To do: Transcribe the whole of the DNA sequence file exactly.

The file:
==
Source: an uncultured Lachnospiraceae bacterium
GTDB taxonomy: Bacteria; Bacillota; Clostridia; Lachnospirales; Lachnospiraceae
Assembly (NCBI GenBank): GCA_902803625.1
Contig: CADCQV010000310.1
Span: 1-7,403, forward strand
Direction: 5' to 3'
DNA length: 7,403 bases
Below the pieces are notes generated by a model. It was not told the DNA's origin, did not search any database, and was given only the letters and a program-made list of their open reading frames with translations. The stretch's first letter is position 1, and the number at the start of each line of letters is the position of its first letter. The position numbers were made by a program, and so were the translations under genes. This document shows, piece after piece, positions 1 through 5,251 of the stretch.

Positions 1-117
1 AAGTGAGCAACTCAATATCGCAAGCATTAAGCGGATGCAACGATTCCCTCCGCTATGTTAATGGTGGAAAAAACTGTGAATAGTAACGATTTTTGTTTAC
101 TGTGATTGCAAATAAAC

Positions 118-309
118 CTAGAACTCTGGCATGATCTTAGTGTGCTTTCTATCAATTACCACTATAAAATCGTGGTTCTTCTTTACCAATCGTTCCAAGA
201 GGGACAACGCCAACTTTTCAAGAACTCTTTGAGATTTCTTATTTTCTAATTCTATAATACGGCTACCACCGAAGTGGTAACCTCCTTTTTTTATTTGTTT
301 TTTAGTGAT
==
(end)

Source: an uncultured Lachnospiraceae bacterium
GTDB taxonomy: Bacteria; Bacillota; Clostridia; Lachnospirales; Lachnospiraceae
Assembly (NCBI GenBank): GCA_902803625.1
Contig: CADCQV010000310.1
Span: 1-7,403, forward strand
Direction: 5' to 3'
DNA length: 7,403 bases
Below the pieces are notes generated by a model. It was not told the DNA's origin, did not search any database, and was given only the letters and a program-made list of their open reading frames with translations. The stretch's first letter is position 1, and the number at the start of each line of letters is the position of its first letter. The position numbers were made by a program, and so were the translations under genes. This document shows, piece after piece, positions 1 through 5,251 of the stretch.

Positions 1-117
1 AAGTGAGCAACTCAATATCGCAAGCATTAAGCGGATGCAACGATTCCCTCCGCTATGTTAATGGTGGAAAAAACTGTGAATAGTAACGATTTTTGTTTAC
101 TGTGATTGCAAATAAAC

Positions 118-309
118 CTAGAACTCTGGCATGATCTTAGTGTGCTTTCTATCAATTACCACTATAAAATCGTGGTTCTTCTTTACCAATCGTTCCAAGA
201 GGGACAACGCCAACTTTTCAAGAACTCTTTGAGATTTCTTATTTTCTAATTCTATAATACGGCTACCACCGAAGTGGTAACCTCCTTTTTTTATTTGTTT
301 TTTAGTGAT